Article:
They ask the question and He asks to see the coin they’d use to pay the tax. He holds it up and inspects it, showing it to them. “Hey, whose image is that,” he asks. And so they tell Him it’s Caesar’s, because the coin is stamped with Caesar’s face just like ours are stamped with the Queen’s. “Give back to Caesar what is Caesar’s,” He says,“and to God what is God’s.” (Matthew 22:15-22, Mark 12:13-17, Luke 20:20-26)
Jesus takes what seems to be a routine question about taxation and uses it as an opportunity to teach us something about life. We shouldn’t be surprised at this, because as we see so often – Jesus uses what we do understand to teach us lessons about what we don’t.
Jesus takes what seems to be a routine question about taxation and uses it as an opportunity to teach us something about life.
“Give Caesar what is Caesar’s,” he says, “but give God what is God’s.”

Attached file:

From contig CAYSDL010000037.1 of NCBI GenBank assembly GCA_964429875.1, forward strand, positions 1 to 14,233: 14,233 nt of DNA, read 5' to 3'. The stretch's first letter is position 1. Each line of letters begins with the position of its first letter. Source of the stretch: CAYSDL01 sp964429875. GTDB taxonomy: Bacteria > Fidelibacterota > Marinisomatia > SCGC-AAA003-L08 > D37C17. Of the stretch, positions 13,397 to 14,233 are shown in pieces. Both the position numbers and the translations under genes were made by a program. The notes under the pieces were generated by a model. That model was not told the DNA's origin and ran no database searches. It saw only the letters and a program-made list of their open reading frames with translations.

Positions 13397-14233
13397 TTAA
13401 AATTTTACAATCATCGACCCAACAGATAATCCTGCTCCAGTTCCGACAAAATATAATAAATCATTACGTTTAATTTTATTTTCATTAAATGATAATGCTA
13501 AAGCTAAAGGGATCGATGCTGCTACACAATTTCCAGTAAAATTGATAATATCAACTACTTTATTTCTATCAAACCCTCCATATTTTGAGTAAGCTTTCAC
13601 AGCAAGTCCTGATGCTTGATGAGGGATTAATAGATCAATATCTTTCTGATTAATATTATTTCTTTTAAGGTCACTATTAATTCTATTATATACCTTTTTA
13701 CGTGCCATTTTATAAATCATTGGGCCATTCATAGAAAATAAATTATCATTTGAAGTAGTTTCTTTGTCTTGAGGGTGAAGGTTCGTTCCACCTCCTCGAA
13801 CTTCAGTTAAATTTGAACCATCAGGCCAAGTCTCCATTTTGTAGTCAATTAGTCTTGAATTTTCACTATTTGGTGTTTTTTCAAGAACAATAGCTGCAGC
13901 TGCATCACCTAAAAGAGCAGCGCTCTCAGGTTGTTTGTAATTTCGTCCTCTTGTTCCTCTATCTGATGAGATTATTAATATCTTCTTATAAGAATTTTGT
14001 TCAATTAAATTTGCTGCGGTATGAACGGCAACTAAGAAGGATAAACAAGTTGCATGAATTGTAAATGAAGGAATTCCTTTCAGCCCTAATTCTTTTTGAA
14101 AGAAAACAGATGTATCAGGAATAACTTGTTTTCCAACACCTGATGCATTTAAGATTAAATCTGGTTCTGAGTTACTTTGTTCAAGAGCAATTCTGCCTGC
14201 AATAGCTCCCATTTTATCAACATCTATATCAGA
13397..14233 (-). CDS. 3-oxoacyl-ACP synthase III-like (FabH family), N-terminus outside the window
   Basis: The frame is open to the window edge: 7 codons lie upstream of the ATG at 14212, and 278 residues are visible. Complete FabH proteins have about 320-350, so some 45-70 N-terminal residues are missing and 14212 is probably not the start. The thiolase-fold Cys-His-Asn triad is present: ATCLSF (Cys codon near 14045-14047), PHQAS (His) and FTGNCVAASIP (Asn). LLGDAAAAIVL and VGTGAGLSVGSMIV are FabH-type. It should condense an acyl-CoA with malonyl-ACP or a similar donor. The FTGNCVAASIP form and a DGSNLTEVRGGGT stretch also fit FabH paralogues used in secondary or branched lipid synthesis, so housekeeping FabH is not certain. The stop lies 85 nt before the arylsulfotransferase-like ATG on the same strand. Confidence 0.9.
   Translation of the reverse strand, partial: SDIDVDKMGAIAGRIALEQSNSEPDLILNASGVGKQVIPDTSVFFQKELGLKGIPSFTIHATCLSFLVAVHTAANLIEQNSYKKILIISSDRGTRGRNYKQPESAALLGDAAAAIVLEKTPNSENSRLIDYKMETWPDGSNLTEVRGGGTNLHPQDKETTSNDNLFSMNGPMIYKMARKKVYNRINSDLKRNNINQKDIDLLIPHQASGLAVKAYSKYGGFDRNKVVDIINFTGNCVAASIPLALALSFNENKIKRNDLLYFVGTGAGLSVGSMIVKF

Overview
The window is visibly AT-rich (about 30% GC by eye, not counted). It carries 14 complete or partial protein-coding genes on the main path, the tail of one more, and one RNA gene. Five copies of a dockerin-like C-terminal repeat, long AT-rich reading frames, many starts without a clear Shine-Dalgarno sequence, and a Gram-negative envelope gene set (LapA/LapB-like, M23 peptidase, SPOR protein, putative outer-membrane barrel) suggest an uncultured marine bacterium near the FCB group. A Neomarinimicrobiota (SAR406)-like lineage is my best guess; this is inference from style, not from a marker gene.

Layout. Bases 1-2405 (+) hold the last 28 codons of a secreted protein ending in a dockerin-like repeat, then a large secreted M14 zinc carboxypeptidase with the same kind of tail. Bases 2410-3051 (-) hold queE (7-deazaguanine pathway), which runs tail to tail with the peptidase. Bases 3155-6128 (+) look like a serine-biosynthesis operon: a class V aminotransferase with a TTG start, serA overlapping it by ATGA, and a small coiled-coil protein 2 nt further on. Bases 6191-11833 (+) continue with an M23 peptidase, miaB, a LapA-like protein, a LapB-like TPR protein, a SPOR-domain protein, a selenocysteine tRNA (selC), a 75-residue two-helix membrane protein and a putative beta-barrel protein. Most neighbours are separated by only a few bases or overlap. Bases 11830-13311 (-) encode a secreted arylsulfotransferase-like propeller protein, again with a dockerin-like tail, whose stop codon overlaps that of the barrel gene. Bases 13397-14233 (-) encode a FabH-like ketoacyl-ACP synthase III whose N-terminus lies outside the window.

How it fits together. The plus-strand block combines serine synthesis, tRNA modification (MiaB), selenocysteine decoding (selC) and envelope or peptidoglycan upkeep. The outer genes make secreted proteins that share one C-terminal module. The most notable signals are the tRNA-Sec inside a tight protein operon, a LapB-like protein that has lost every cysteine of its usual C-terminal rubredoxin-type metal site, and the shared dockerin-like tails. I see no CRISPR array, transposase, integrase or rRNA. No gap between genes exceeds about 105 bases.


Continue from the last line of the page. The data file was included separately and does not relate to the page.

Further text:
So what belongs to Caesar? The coin with his face on it. Give it to him if he so asks for it. Pay your taxes, be a good law abiding citizen, that’s important – but that is important for everyone. It’s basic civic responsibility. The early church teachings of both Peter and Paul would show that they interpreted this as meaning obeying the law of the land, paying taxes, and praying for your leaders. (1 Peter 2:13-14, Romans 13:6-7)
Jesus is saying that just because we’re part of His kingdom doesn’t mean we get out of our basic duties as a good citizen, but actually it is so much more. He finishes his answer with the words: “Give God what is God’s.”
Give to God what is made in His image and likeness. And everyone in the temple would have known what that meant. This was the basic teaching that they all learned as children, they knew that they were created in God’s image (Genesis 1:26-27).
We read this passage like a gentle moral lesson on civic responsibility but actually this is Jesus telling everyone that their lives belong to God. We place emphasis on the first part of His response but, for everyone present, the second part would have resonated far louder. They were asking the wrong question; the question isn’t about taxes, or any of that stuff, the question is what do we give to God?
Caesar may come for our coin but God comes for our lives. All of us. Taxes? Taxes are a sideshow, get on and pay them like everyone else, Jesus says, He’s come for our mind, body and soul.